Sep 3

Try it anyway

I play games and I love handheld systems in particular. You remember the Gameboy Advance, right? Mine came with me everywhere. There were other handheld systems over the years: the Game Gear, the Lynx, Neo Geo Pocket and so on, but the Gameboy dominated and outlasted them all.

Then one year Sony announced they were entering the handheld market with the PSP.

Sony had come from nowhere with the original Playstation and they completely took over that market, leading to the once-mighty Sega leaving hardware behind. So you can be sure Nintendo took notice when the PSP was announced, especially as it seemed years ahead of the Gameboy Advance in terms of technology.

In what was less than a couple of months later, Nintendo announced a brand new handheld: the Nintendo DS. Conventional wisdom would have said that, to compete with the PSP, Nintendo would need to deliver a machine with more power, better graphics. But this thing didn’t seem to have the power of the PSP. Not even close. And what it did have, to be perfectly honest, looked a little insane. It had two screens. One touch screen with a stylus. And a microphone. Everything their success with the Gameboy had shown they didn’t need.

It didn’t help that it wasn’t the prettiest looking machine either.

Well I’ll probably never know what their thinking was but, to me, it seemed like Nintendo had gone into a complete panic due to the PSP announcement and just threw together this mishmash of a machine that hadn’t even been fully designed yet. It reeked of panic. And I remember reading message  boards at the time and seeing the DS slated continuously for just being a collection of gimmicks.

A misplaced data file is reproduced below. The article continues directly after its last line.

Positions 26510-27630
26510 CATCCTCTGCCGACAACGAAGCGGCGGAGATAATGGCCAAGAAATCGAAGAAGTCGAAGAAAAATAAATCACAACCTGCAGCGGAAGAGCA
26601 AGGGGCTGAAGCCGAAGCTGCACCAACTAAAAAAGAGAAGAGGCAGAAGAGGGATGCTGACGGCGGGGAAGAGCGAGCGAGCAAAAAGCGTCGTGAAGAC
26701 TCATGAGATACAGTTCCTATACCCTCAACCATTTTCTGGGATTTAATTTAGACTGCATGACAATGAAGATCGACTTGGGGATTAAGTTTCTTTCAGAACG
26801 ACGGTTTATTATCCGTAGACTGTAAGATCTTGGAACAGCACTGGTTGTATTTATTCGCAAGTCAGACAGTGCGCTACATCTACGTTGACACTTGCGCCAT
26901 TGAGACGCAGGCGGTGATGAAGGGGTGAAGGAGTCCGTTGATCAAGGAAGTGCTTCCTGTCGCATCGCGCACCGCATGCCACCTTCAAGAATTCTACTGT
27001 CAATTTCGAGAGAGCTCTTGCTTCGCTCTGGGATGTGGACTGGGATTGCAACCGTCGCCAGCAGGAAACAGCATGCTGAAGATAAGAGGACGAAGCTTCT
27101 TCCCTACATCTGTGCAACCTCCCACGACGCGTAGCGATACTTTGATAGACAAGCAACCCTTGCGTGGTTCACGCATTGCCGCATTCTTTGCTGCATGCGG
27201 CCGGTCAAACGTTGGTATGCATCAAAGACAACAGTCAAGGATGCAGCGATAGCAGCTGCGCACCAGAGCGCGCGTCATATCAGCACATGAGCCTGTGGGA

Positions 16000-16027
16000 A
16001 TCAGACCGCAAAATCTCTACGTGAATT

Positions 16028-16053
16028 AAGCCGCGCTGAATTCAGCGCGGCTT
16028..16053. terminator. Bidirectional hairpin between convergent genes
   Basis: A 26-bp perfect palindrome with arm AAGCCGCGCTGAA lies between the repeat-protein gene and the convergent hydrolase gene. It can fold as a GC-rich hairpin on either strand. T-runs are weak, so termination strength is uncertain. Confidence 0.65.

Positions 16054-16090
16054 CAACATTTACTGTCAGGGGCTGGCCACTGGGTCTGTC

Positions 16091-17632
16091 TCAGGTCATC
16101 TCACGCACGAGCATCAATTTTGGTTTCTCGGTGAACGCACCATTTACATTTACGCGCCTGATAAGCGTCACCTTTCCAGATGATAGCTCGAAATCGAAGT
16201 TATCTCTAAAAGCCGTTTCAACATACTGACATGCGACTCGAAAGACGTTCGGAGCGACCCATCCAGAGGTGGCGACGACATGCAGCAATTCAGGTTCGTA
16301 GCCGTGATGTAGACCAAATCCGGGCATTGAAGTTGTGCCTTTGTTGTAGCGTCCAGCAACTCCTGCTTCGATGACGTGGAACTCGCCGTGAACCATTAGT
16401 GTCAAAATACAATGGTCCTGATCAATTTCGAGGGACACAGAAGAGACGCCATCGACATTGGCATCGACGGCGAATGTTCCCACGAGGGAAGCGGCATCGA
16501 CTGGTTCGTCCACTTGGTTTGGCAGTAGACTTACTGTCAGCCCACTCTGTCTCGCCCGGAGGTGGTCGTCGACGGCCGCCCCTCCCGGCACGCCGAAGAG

Even Nintendo themselves didn’t seem to be all that convinced. They spoke of the machine as a ‘third pillar’, as they would continue the Gameboy brand along side the DS.

Well you know the end of the story, right?

The Nintendo DS was released. And it sold. It sold millions. And it wasn’t even down to some amazing software – oh, that came, albeit a little later. The Nintendo DS sold as hardware. The machine itself became the selling point. With it, they captured whole new markets while gamers looked at Nintendogs and thought, what? It’s not even a game!

The Nintendo DS dominated.

Nintendo dropped the Gameboy, never mentioned pillars again and redesigned the DS to look much, much prettier.

They had a hit on their hands.

Nintendo may well tell you differently but it looked to me like they had no idea what they had when they announced the DS. The rest of the world certainly didn’t. But they didn’t have to know. By throwing all these crazy features in and seeing what would stick, by taking that risk, they ensured another generation of handheld gamers would think Nintendo first.

So what’s the point of all this on a blog about making content for preschoolers? How does this relate to creating great concepts for children? Simply this: you don’t always have to know exactly what you’re doing and you won’t always predict correctly what will work or what won’t work. Try it anyway.

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